07 July 2011
Mountains and tall peaks have always been irresistibly appealing and fascinating to Russian climber and B.A.S.E. jumper Valery Rozov, who has accomplished a new feat today which has never been experimented until now. At dawn this morning, this extreme sports professional made a spectacular jump – the first one in history - from Mont Blanc’s Italian slope, more precisely just below Grand Pilier d’Angle (4243 m.). During his 35-second flight in freefall, Rozov, who was wearing his special wing-suit, flew at over 200 km/h before opening his parachute to land safe and sound on the Brenva Glacier (3100 m.).
46 year-old Rozov chose to take on this legendary peak and decided to reach Grand Pilier d’Angle on his own. During the two days before the jump, he climbed Mont Blanc along with Russian climber Alexander Ruchkin, French mountain guide David Authermann and Swiss mountain photographer Thomas Senf. The team started out on Monday 4 July and spent the first night at the Eccles bivouac (3850 m.) The next day, 5 July, Rozov climbed to Col De Peuterey (3934 m.) and continued on to Grand Pilier d’Angle to then descend - via a portion of the famed “Divine Providence” - to the scheduled spot for his jump at approximately 3900 m. This morning’s weather conditions were uncertain and Valery, after having put on his inseparable wing-suit, took the great leap at 6:45 a.m. The wind due to an arriving cold front prevented the B.A.S.E. jumper from making it to the valley to land at Courmayeur as he had planned, so he chose to end his flight on the Brenva Glacier.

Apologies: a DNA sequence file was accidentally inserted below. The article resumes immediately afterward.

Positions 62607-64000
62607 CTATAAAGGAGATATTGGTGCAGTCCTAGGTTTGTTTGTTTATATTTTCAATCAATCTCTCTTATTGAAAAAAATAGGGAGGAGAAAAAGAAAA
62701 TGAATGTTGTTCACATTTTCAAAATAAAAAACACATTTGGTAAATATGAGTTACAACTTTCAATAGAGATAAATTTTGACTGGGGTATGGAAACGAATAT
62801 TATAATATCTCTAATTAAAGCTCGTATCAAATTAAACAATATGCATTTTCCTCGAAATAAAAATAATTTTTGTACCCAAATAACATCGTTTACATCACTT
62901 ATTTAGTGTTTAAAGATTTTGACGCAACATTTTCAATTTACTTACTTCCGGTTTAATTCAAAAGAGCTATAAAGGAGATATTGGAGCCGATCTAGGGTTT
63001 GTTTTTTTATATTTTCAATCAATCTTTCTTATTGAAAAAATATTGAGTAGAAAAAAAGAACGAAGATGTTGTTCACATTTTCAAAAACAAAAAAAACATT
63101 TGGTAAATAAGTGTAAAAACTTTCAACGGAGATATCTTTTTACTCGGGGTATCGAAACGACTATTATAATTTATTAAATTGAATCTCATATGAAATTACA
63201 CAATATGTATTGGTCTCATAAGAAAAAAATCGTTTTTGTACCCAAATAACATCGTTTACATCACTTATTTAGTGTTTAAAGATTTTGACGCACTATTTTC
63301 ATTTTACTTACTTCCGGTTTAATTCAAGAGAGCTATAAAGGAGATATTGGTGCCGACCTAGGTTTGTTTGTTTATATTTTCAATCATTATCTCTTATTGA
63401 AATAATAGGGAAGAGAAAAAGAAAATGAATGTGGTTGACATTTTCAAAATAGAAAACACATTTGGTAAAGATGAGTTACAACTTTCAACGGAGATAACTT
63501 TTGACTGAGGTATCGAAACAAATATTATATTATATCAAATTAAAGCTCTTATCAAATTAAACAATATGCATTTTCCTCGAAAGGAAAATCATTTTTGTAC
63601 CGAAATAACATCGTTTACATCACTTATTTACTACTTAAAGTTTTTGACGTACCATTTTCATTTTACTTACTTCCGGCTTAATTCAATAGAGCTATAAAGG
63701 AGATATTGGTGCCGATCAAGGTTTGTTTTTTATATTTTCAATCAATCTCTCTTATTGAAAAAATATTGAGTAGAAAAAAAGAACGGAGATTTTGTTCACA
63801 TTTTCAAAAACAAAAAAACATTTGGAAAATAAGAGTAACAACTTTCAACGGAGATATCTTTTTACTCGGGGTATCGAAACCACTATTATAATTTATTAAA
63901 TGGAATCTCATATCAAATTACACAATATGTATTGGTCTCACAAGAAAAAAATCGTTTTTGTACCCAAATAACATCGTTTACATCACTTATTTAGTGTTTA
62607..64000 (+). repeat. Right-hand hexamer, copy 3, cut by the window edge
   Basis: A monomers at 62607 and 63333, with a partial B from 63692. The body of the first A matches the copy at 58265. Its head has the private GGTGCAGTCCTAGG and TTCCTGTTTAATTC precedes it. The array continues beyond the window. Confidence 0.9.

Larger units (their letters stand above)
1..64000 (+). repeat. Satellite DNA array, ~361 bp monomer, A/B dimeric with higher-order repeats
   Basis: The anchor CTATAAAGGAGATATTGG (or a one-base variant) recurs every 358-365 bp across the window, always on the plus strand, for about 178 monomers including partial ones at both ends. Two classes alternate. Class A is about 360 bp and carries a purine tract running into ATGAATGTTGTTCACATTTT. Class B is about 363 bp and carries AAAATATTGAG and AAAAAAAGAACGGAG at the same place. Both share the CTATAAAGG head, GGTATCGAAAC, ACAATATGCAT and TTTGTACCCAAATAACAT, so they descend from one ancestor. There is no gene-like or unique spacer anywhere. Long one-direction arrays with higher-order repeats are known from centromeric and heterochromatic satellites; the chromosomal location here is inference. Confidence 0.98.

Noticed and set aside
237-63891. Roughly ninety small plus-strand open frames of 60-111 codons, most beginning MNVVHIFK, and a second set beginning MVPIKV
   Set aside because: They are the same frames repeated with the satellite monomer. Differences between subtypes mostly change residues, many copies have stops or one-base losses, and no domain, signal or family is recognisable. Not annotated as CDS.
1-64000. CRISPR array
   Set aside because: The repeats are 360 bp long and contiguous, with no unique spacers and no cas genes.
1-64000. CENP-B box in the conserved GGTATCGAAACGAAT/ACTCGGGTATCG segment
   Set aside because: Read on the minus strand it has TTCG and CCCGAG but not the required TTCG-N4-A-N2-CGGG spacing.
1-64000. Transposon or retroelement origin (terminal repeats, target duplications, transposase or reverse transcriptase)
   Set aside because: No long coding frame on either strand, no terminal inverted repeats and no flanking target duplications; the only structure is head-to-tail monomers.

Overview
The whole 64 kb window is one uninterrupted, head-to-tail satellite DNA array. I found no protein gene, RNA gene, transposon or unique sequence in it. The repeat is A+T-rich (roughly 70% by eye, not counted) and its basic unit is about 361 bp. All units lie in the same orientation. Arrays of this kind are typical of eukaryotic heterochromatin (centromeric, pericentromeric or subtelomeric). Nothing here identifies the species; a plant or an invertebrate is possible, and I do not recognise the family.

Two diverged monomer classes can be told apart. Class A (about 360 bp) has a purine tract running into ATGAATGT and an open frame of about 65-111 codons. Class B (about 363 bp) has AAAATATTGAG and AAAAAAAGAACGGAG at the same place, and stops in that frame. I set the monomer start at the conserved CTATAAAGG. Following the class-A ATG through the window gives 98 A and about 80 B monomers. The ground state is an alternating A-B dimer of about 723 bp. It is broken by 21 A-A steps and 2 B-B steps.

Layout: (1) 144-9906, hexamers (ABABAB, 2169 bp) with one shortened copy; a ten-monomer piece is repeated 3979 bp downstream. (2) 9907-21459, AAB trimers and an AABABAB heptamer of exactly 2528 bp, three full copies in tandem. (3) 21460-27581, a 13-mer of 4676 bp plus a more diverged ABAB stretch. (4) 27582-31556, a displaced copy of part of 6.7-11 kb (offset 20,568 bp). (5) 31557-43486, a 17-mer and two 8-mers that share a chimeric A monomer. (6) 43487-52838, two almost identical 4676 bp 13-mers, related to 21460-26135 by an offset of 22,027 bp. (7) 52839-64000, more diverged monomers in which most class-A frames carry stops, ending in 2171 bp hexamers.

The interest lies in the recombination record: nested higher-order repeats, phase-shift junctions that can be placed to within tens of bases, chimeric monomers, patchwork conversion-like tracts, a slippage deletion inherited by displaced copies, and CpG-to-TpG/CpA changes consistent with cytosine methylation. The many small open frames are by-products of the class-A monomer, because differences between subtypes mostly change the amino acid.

Valery Rozov stated: “Being the first person to jump from the Italian slope of this magnificent mountain was not only a fantastic experience for me but a great honour as well. The wind forced me to make a shorter jump. It was a very technical jump. I couldn’t afford the smallest error. Mont Blanc is spectacular and it really won my heart. If weather conditions allow, I would like to try another jump in a couple of days from the Grandes Jorasses”.
No one has ever tried such a feat from this slope of Mont Blanc before Rozov. This is only one of the many records that this Russian athlete can boast of. Only a few months ago in December 2010, Valery tried his hand at an endeavour that borders the impossible: the “Red Bull Antarctica” project. For two weeks, the athlete climbed the most forbidding of mountains in the Antarctica region, the spectacular Mount Ulvetanna (2931 m.), in truly extreme conditions and temperatures that fell below -30°. He then made a special jump, wearing his wing-suit.
But that’s not all. In 2009, the B.A.S.E. jumper hurled himself from a helicopter into Mutnovsky, an active volcano in the Russian peninsula of Kamchatka and in 2008 he also made another sensational jump from Mount Elbrus, the highest peak of the Caucasus mountain range. Its 4600 m. earned him the European record for the highest jump.
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